I wish I could blame the Raptors nose-up attitude, a signature of desert racing machinery because it maximizes front suspension travel when you plow headlong into one of those inevitable whoop-de-doos. This is what you want in desert racing, of course, since youre speeding across the dirt and you fear the next bump far ahead of you since its too late to fear the bump thats already under your tires. The F-150 has a pretty high, bluff nose anyway, and theres not much hope of keeping track of the terrain when the horizon line is somewhere in the middle distance.
And yet its not the Raptors nose-high trim that bothers me. Instead its the cabin itself and where you sit in relation to the A-pillar and the dashboard. Somehow I always feel too far back, as if Im peering over the dashboard of a Ford sedan from the 1970s. Its not like Im sitting with the seat on the floor in the full Dale Earnhardt driving position, either.
Maybe I need some kind of booster seat or a couple of pillows. Dodge pickups sure seem like they offer a better driving position than this, though. I still remember crawling rocks in Moab a couple years ago with a heavy-duty Ram 2500 Power Wagon without a problem.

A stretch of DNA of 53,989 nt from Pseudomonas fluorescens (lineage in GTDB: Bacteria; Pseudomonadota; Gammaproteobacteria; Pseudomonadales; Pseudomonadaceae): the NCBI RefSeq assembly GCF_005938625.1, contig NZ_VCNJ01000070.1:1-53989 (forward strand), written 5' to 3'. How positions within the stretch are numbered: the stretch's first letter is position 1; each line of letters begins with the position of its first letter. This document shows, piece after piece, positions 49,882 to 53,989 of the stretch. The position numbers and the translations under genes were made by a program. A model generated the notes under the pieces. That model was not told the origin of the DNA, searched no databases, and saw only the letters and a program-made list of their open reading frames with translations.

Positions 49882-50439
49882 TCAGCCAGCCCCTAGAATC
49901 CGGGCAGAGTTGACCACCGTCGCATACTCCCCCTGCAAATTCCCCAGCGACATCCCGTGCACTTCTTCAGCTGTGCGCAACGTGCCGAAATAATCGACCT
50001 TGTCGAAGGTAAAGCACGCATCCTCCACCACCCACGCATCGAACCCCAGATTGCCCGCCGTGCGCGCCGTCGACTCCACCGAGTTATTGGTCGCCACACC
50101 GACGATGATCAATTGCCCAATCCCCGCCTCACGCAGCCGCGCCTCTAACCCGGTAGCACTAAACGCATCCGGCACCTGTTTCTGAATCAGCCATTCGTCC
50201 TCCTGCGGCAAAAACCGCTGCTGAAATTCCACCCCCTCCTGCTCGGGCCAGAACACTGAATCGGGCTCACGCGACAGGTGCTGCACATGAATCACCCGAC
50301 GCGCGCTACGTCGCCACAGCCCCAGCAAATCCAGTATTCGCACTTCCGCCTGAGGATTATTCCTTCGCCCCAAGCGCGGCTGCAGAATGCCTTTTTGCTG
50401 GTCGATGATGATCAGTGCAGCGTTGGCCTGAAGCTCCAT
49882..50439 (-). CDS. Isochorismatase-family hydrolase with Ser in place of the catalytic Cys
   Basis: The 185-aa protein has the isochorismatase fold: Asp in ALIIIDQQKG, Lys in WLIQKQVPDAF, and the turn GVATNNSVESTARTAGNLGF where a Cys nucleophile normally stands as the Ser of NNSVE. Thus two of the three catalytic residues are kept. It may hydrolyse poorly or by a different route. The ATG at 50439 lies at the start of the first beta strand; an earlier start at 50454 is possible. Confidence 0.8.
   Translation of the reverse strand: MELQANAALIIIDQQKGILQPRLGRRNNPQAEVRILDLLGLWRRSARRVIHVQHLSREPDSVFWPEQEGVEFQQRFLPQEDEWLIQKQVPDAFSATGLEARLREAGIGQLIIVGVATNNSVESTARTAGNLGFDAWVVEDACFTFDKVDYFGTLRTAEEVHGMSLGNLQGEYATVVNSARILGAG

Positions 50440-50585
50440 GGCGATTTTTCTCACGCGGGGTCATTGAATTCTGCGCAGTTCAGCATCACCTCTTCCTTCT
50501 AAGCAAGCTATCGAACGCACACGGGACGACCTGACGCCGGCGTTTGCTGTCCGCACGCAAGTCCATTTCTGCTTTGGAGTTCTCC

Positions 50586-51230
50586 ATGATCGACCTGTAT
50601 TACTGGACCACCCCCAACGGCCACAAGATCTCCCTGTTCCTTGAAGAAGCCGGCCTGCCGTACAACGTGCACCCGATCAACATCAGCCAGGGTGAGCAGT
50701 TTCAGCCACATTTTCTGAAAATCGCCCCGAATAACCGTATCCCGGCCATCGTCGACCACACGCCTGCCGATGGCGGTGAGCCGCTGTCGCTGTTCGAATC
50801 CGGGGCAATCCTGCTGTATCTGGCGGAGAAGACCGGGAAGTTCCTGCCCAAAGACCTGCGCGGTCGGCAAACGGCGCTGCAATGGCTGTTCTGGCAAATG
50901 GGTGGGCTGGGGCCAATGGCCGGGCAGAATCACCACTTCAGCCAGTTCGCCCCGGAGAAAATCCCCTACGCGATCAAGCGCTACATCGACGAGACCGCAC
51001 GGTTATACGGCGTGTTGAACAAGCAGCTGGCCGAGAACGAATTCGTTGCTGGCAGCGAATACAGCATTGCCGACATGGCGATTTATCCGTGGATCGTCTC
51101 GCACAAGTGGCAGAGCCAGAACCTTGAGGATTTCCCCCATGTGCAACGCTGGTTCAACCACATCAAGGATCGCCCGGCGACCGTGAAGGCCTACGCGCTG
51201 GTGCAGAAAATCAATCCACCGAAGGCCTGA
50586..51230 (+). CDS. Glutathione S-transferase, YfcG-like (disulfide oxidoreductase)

Maybe I remember pickups of the bad old past when the dash was right there in front of you and the rear glass of the cabin was right behind you. Things were perfect then. Of course, if you hit a bump at any kind of speed, you first would get a bloody nose from banging the steering wheel, and then youd slam your head against the glass behind you. And then you wouldnt have any problems seeing anymore, since youd be unconscious.
Apparently Sue Mead is way tougher than I am.
Michael Jordan, Executive Editor, Edmunds.com
February 25, 2011
Check out the various dials on the center stack. I dig the machine gear-like look. Even the small details make the Raptor even tougher.
Scott Jacobs, Sr. Mgr. Photography @ 16,922 miles
February 15, 2011
The steering wheel in our Raptor is probably one of the best I've ever laid my hands on. Yes, a truck has one of the best steering wheels I've ever used.
The 3 and 9 o'clock position is perfectly suited to my hands. The race contoured rim is fairly hefty and It has such a positive, in-control grip that I feel like I'm at the control wheel of a jet.
You know what it reminds me of?
In my imagination, this is the kind of grip KITT's steering wheel would be like.